Sensing that Milo’s “€œmurderous threats”€ are a Great Gazoo that only the Fred-and-Barneys of the left can see, a separate bunch of SJW loons has taken a different approach, claiming that direct threats of violence from people like Milo aren”€™t needed in order to prove the “€œself-defense”€ case, because hate speech is itself violence. According to this argument, hate speech inflicts violence on its victim no less than would a gun or a baseball bat. Hate speech is real physical violence, not figurative violence. Leftists who advance this argument are not claiming that Milo threatens violence, but rather that he has already committed violence just by speaking. This is a clever approach, because a threat is still just a threat (i.e., a forewarning of something that hasn”€™t happened). But if words equal violence, then the speaker is of course a legitimate target for violence in self-defense, because he’s already “€œhit”€ first, he’s already struck the first blow.

The night of the anti-Milo riots, I got into it on social media with a bunch of those “€œspeech equals violence”€ nutcases. They bombarded me with bullshit essay after bullshit essay from reality-disconnected leftist “€œphilosophers”€ to “€œprove”€ that hateful speech is no different from physical violence. So I issued a challenge, the same challenge I always issue to anyone who claims that language equals violence. And it’s a very simple challenge: Come with me to a hospital, any hospital, and find a victim of physical violence. Someone who’s been shot in the face, or stabbed in the eye, or similarly maimed. Now stand in front of that person and say, “€œSomeone called me a bad word. That makes me a victim of violence just like you.”€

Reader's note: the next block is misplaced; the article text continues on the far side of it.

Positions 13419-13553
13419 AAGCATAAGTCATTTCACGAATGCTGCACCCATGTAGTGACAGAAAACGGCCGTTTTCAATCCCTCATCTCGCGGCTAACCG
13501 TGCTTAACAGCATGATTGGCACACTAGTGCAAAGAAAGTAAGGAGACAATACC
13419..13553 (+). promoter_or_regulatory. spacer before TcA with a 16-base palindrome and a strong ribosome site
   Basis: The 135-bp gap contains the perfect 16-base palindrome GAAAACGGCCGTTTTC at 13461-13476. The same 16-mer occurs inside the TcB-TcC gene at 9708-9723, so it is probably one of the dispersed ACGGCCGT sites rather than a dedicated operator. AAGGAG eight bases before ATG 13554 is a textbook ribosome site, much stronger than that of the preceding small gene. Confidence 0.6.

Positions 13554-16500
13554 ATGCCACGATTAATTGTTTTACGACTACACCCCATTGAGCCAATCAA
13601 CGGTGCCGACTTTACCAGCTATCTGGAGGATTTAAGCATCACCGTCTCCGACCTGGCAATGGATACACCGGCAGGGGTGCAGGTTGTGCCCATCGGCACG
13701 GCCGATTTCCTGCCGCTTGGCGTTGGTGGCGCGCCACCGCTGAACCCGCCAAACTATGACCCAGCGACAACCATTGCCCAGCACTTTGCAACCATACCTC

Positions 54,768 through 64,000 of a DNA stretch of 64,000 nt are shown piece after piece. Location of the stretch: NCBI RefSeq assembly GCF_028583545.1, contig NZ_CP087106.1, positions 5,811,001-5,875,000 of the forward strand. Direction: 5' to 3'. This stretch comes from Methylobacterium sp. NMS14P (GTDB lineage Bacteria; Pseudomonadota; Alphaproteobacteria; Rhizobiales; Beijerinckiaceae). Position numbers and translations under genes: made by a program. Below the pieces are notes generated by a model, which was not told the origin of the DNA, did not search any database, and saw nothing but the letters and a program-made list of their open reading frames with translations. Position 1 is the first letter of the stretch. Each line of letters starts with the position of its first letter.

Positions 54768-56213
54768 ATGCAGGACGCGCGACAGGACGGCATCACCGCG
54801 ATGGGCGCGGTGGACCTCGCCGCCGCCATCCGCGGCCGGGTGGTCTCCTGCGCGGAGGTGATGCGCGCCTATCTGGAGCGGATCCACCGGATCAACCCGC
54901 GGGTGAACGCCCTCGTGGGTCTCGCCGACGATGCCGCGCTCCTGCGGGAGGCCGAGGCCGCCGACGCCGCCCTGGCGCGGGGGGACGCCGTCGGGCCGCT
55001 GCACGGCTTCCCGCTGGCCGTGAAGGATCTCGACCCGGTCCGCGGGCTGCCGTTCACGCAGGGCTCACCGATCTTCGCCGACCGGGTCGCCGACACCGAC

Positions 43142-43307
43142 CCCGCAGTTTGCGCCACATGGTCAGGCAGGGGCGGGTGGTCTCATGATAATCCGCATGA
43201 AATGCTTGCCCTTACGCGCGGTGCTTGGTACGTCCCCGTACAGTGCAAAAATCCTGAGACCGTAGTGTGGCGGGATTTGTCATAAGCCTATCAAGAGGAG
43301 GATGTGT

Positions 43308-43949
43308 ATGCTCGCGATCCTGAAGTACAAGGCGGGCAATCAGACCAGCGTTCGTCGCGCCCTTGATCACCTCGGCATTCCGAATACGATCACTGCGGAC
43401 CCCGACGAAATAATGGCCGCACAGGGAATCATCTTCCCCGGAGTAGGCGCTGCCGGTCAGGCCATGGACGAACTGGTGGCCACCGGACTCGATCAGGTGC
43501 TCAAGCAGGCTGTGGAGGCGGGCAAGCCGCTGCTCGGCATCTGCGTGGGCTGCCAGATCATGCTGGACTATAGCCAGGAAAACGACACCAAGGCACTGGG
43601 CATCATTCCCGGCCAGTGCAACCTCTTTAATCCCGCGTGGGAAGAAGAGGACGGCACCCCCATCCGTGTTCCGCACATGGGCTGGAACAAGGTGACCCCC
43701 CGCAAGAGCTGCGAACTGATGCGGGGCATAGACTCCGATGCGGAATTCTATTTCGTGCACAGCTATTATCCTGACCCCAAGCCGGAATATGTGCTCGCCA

Amazingly, no one took me up on my offer. My streak remains unbroken; I”€™ve issued that challenge to a good hundred people in the course of my life, and not a single “€œlanguage equals violence”€ cretin has ever taken me up on it.

What I found most compelling as I watched UC Berkeley erupt in violence, and as I read the dozens of op-eds and letters from students demanding a curb on “€œhate speech,”€ is how willingly people can be persuaded to give up their rights, as long as an argument is made that appeals to their preexisting ideological biases. Because before any of you right-wingers get on your high horses, keep in mind that “€œGod Emperor Trump”€ has called for the criminalization of American flag burning. Granted, it’s a moot point, as the Supreme Court has weighed in definitively on the issue (and nobody argued more forcefully for flag burning as protected speech than Justice Scalia, so if Neil Gorsuch really is another Scalia, don”€™t expect a sea change on the court regarding that topic). But all the same, a lot of conservatives cheered Trump’s call to jail flag-burners.